FWIW, I have to say that I am very grateful our vendors, such as Dell/EqualLogic, CDW, and many others, do not play these games. It allows us to get the best pricing and service, commit to them long term, and make our customers lives better.
For most companies, 95 percent of what they do is what EVERY company has to do – build and service a customer base, human resources, accounts payables, etc. Instead of focusing on that, businesses should be focusing on the five percent that makes them unique.
The products and services a business has, how they deliver those products and services to customers, and the company culture built around them – those three things are what a business needs to focus on. It’s their “five percent,” if they want to leverage their company’s uniqueness, and innovate in the business and technology space.
A business will win in the business and technology space by having people engaged in its unique company culture. Company culture is possibly the biggest part of the five percent that makes one unique, and dictates where a company heads and how it heads there. It’s easy when there are only three to five employees, when everyone knows everyone. But as the company grows, there are problems sourcing and selecting the right people. Companies need to know what they want in employees, to build the right culture.
People are hired for what they know, but are fired for who they are. Too many companies hire for the what, not the who. Companies need to know what they want. For Contegix, we need people who are brilliant, agile, but more importantly, they have to know how to TALK to the customer. We need people who understand Linux, and also understand how it impacts the customers. When stuff breaks, because tech always breaks, our people need to understand how that impacts the customer.
Aside from our company culture, Contegix’s five percent is the products and services we have, and how we deliver them. We can supplement what IT departments need. Businesses say things like, ‘I don’t want to maintain a server room. I just want to take my equipment, and put it somewhere I know will be safe and secure.’ We help people get the innovation gap back by helping companies cope with increasing IT needs with managed services, with colocation, with cloud computing. And once they have the innovation gap back, they can focus on their own five percent.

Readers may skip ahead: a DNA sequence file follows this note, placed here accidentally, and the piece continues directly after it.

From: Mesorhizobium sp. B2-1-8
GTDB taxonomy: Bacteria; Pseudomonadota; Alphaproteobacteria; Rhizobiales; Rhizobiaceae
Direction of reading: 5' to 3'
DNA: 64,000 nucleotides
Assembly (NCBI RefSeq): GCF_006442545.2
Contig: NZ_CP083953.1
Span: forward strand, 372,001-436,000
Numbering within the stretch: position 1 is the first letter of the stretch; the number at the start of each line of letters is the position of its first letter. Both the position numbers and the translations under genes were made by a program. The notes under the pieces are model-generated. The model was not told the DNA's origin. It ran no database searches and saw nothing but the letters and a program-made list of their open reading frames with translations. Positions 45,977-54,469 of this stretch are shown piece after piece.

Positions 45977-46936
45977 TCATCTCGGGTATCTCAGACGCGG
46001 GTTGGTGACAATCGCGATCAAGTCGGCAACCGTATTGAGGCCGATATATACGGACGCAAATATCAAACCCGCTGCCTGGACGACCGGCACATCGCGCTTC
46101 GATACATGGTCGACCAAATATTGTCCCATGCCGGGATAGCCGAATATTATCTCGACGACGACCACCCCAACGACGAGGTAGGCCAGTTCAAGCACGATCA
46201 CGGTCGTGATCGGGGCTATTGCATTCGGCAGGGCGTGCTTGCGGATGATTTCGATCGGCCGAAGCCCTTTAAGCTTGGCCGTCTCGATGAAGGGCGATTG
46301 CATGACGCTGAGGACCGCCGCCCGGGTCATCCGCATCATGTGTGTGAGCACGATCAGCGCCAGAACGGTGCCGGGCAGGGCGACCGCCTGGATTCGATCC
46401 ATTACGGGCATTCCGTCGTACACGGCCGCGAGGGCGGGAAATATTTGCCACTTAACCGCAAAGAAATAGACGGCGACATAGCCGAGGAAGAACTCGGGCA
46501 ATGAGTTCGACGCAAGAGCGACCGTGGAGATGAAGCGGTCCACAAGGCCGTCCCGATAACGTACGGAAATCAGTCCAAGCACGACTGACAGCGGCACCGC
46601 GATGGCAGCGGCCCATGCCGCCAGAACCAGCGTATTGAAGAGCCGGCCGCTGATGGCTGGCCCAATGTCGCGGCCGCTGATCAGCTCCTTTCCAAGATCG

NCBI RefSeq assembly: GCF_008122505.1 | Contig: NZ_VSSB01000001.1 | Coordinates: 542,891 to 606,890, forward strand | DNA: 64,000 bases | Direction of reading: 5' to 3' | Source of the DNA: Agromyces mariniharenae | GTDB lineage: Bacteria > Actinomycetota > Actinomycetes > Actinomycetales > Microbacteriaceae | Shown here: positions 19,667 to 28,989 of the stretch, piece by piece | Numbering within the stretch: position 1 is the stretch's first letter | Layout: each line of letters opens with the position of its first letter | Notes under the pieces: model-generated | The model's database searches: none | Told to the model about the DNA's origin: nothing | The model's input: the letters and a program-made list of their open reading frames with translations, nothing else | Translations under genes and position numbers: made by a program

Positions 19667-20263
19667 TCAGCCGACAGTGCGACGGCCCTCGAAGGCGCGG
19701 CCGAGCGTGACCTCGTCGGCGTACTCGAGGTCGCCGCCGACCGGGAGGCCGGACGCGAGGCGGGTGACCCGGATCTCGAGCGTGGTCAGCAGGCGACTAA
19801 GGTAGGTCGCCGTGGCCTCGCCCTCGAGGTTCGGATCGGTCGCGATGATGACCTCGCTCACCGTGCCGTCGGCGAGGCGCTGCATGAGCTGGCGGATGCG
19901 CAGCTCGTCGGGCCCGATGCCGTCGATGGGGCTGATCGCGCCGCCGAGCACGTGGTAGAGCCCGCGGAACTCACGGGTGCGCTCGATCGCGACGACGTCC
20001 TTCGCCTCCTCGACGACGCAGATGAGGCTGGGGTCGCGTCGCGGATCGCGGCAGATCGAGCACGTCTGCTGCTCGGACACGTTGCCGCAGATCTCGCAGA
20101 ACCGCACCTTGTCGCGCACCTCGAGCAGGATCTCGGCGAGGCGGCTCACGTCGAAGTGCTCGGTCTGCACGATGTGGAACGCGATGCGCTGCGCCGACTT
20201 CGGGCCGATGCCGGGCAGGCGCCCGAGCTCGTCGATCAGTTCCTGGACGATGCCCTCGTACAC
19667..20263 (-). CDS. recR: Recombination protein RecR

At Contegix, we don’t just want to sell you ‘computing.’ We also want to be there to help you understand what the right thing is for you, and to help you understand how technology makes your company better.
So what’s your company’s five percent? Talk to us, we’re happy to listen.
When it was time for dinner, Courtney and I sit with our kids and want to know how each of their days was. Sometimes, a child would just utter “Fine”, “ok”, etc. and want to move on. Other times, a child would be so excited that others wouldn’t have a chance to share their day. This was completely non-conversational and awkward!
These are the questions:
- How was your day?
- What was your favorite thing that happened today? What was your least favorite?
- Who did you have lunch with today?
- Who did you play with at recess today?
- What is one thing you learned today?
Everyone participates, including Courtney, me, and any guest. Each person must answer every question and then gets to pick who goes next. By having the current person randomly pick the next, it helps ensure everyone is paying attention and not mentally preparing for his/her turn if he/she already knew they were next.